“Does it still hurt?”

“No, not much anymore. The painkillers are fantastic. Though I do miss the morphine drip.”

She frowned, touching the space between his brows gently. “You’re tense.” She kneaded his forehead, coaxing relaxation.. The pads of her fingertips felt like warmed silk. “Tell me.”

“It hurts.”

“A lot?”

“Bearable.” He rolled onto his side, facing the digital clock. It was blinking the incorrect time. 4:38. 4:38. 4:39. AM or PM? he wondered, though it was moot either way. The blinds were drawn. Neither of them had been to work in weeks. The days were sliding by like spilt crude pooling onto the sea, and he imagined his body sinking into the bed deeper, deeper.

“Still. You gotta tell me. You know I worry about you. I love you.” Her voice had risen in pitch. She drew closer to him, the heat of her body warming, then burning his thin form.

“Ah.” A sweat drop lingered on his temple. He tempted gravity and turned slightly more to the side. It continued to linger.

4:39. 4:39. 4:40.




Three months into at-home recuperation, he was scheduled to return to work. He shaved for the first time in months, swiping away the patchy stubby. He caught glimpses of his own smile in mirrors and vainly, in the backs of spoons and the oil puddles on streets, for the first time since the surgery.

Marlene busied herself, tossing out the doctor’s guides and patient-care pamphlets, bringing gluten back into their meals and recycling the old orange pill bottles. She ironed his shirts and played music from the year they had met. They were the awful pop hits of the year, and Marlene knew every single word. It was the music she always described as captured in the amber tones of their meeting.

“Amber, like fall, like insects caught in tree sap,” she would muse, hands in his hair to pluck stray leaves from their midday walk, which had slowly grown from five minutes, to a quarter of an hour, to two. His hair’s curiously curled texture made it a magnet for bits of tree. Once she had found an acorn cap and found it so funny that she kept it on her nightstand for months, long after the leaves had melted into the soil.

Marlene was at home that year, completing a degree in graphic design online after quitting her office job shortly after his liver had failed, before her own donation. She seemed satisfied by the meandering loops their days had become. She talked happily about his return to work, chattering more brightly the more Adrian’s life restarted. She chattered and forgot things and fidgeted, coffee spoons left pooling milk on the dining table, shoes flung one over the other by the front door, bits of paint chipped off cupboard corners by nervous fingertips.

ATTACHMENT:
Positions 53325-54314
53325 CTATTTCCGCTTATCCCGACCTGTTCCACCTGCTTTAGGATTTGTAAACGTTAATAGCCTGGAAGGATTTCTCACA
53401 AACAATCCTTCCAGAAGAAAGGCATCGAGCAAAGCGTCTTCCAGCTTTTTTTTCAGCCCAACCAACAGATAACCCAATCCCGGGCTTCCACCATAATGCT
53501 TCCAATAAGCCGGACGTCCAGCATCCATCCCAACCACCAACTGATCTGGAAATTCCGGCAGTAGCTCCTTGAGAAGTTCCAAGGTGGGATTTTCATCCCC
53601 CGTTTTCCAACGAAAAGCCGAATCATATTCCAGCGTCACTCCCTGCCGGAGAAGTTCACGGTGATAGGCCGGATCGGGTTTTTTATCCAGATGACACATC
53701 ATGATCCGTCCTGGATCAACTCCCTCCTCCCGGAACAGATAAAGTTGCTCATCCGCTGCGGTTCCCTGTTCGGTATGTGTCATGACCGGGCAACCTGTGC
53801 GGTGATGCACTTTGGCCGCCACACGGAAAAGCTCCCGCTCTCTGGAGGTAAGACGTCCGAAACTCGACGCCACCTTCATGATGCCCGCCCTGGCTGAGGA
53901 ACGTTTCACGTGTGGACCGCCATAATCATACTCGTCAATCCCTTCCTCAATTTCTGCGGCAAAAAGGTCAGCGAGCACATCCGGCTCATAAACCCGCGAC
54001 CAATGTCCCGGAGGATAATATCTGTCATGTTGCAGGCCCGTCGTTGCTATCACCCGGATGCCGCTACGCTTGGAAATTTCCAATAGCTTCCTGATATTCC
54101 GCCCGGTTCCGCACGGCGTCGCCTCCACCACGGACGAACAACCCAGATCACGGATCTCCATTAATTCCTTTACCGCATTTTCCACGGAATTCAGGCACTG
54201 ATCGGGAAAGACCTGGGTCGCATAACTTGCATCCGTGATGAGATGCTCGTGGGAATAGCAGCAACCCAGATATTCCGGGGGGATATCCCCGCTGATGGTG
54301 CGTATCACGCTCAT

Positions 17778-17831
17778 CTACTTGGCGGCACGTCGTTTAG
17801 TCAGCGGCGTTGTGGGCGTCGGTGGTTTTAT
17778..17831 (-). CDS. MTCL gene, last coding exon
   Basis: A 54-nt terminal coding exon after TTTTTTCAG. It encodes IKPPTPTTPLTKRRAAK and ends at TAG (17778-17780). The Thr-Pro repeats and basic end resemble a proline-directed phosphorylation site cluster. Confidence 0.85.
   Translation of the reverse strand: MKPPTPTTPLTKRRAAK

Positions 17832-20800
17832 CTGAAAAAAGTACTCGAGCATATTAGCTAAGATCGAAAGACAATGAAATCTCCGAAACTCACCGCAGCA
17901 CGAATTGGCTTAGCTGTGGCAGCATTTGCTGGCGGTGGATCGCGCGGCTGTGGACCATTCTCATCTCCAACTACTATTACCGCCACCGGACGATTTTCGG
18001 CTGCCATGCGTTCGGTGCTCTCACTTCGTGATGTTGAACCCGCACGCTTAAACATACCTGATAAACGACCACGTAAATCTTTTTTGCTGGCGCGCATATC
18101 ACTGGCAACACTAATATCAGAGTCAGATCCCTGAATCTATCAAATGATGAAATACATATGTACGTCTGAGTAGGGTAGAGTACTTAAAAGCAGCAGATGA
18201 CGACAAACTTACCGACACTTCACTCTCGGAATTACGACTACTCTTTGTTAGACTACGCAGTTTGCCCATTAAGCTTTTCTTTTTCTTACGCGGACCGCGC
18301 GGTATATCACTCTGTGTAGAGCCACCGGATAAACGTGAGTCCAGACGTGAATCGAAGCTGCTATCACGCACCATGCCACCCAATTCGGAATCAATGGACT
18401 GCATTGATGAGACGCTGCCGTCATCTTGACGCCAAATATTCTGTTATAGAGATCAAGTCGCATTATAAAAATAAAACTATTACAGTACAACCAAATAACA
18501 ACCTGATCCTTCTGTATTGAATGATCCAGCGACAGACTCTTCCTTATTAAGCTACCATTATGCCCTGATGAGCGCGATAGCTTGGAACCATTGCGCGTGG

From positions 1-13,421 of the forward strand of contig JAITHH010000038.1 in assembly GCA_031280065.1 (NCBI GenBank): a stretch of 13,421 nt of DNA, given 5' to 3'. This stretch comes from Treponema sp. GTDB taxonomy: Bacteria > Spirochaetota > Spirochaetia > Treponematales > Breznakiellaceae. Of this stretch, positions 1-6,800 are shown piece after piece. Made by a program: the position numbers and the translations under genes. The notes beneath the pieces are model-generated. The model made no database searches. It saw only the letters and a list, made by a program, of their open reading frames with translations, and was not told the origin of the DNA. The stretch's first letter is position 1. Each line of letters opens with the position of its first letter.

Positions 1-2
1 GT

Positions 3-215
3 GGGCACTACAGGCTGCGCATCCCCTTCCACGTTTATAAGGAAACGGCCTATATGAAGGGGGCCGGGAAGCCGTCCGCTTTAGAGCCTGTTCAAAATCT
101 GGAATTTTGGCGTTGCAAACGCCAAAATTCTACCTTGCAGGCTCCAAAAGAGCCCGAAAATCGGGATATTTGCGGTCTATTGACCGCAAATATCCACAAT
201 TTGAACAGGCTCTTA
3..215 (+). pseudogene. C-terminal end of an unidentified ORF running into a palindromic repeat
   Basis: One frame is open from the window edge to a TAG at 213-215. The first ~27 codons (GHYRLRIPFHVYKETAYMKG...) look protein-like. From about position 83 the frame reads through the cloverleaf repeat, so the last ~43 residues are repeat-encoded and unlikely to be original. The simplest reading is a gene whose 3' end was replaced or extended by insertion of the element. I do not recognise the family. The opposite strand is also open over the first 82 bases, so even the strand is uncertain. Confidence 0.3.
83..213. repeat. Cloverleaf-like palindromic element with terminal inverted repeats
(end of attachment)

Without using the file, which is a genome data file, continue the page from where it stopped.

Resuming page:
On the morning of, he felt a tug on his arm as he began to roll out of bed. His phone alarm began to play softly. The digital clock on the nightstand continued to blink the wrong time.

“Don’t go.” Marlene had been awake for some time. “What if something happens?”

He smiled placatingly at her concern, already moving to stand. “It’s going to be fine. I’ll make breakfast.”

When he stood at the stove ten minutes later, the weakness returned. And then with the aroma of coffee percolating and the steam of oatmeal pushing at his nose, a sudden nausea roared through his form. He curled over the stove. A tearing sensation coursed through him, then heat. What followed was the smell of burning oats, the sound of Marlene’s cries, his body forced atop a rolling and shaking surface.




He dreamt of their fourth Christmas together, the first in which both of them were employed, renting the basement suite of a family home, Marlene insisting that they keep the holiday to themselves, rather than their usual trek to her parents’ home. His father was in China visiting relatives.

“Won’t they miss us?” Adrian brought his coffee cup to his lips, frowned slightly, placed he cup back down and dribbled in more honey from a squeeze bottle.

“But don’t you think it’ll be a romantic way to celebrate the day, with just us? It’ll feel like we’re our own little family.” The last few words were spoken awash in the sound of rushing water as Marlene rinsed off a hot skillet. A plume of steam rose from the cool water hitting hot iron.

When he looked at her that day he recalled he found the usual charm of her crooked-tooth smile to be ugly, and he had had to look away. He loved her. He knew that. He was sure he knew.

And he woke up to that smile, her face hovering over him.

“The doctor said three more months at home would be plenty of time,” she said, “I knew you weren’t well enough to return to work.”

She looked triumphant. At ease. Adrian closed his eyes.

“But I’m here for you.”




Alone in the exhibit, Adrian absent-mindedly touched the scar on his abdomen through the cotton of his shirt. In Ancient Egypt, the liver was considered sacred enough for preservation in canopic jars. It was guarded by a god with a human-head, the only organ protected by a man’s face rather than a baboon’s or a jackel’s. He wondered what happened to his liver, choked with decay before its excision.